A preferred embodiment of the invention is illustrated in FIG. 1. According to this embodiment, waste can be subjected at 10 to pulping followed by water removal and/or at 12 to shredding followed by metal extraction. Pulping, mainly of food waste, is carried out in a pulper where the size of the particles is reduced to a size suitable for milling into fine particles, which is usually to less than ˝ cm. Following the pulper, water is removed to yield an extracted pulped product containing a predetermined amount of solids, e.g. approximately 50% solids, by weight.
Mixed waste, including paper, cardboard, food, plastic, wood and textile wastes, is subjected at 12 to size reduction and extraction of any metal that may be present in such waste. This can be done, for instance, in a shredder where the size of such waste is reduced to small pieces suitable for milling into fine particles, for example of about 2.5 cm in size.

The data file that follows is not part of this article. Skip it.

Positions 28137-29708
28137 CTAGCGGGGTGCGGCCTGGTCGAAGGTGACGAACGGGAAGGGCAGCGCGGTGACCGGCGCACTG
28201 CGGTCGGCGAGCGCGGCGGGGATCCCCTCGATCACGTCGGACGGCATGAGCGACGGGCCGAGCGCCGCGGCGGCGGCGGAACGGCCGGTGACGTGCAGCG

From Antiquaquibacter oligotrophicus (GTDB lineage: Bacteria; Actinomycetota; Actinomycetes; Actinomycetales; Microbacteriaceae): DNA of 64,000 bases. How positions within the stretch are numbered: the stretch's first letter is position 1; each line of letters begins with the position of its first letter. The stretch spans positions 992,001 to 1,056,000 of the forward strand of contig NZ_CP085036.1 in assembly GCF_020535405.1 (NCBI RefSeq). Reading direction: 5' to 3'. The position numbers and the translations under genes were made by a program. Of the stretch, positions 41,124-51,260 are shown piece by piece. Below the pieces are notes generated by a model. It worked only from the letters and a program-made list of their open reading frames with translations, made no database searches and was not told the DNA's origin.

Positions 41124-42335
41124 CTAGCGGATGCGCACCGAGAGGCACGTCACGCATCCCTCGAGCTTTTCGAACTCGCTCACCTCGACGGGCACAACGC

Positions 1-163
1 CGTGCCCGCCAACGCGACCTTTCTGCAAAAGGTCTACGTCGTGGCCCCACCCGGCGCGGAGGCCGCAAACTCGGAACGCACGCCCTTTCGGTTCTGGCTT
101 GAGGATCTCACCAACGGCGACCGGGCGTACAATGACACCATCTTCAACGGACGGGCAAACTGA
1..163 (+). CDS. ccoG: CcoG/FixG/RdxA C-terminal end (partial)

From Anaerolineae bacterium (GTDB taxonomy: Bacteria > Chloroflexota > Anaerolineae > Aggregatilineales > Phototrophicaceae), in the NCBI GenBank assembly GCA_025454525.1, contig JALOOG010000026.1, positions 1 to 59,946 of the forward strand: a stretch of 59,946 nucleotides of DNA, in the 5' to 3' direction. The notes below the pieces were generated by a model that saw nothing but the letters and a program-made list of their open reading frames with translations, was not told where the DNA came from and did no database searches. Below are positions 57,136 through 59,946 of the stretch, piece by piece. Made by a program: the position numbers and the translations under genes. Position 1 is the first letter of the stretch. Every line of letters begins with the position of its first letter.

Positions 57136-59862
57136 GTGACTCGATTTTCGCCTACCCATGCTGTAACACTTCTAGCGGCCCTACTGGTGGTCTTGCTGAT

Once the waste materials have been reduced at 10 and/or 12 to a size suitable for milling, they are subjected to milling at 14 where the size of the waste is pulverized to fine fibers or particles, preferably having a diameter of about 15 μm or less, and the moisture content is reduced in the mill from about 50% to less than 5% by weight, which represents an essentially dry condition. Such fine particles have a high surface to mass ratio and form a highly efficient fuel. Air is added to the mill to act as a carrier for the pulverized waste which can then be pneumatically fed through conduit 16 to a combustion reactor 18, which can be an incinerator, a plasma treatment furnace, a plasma fired eductor, or the like.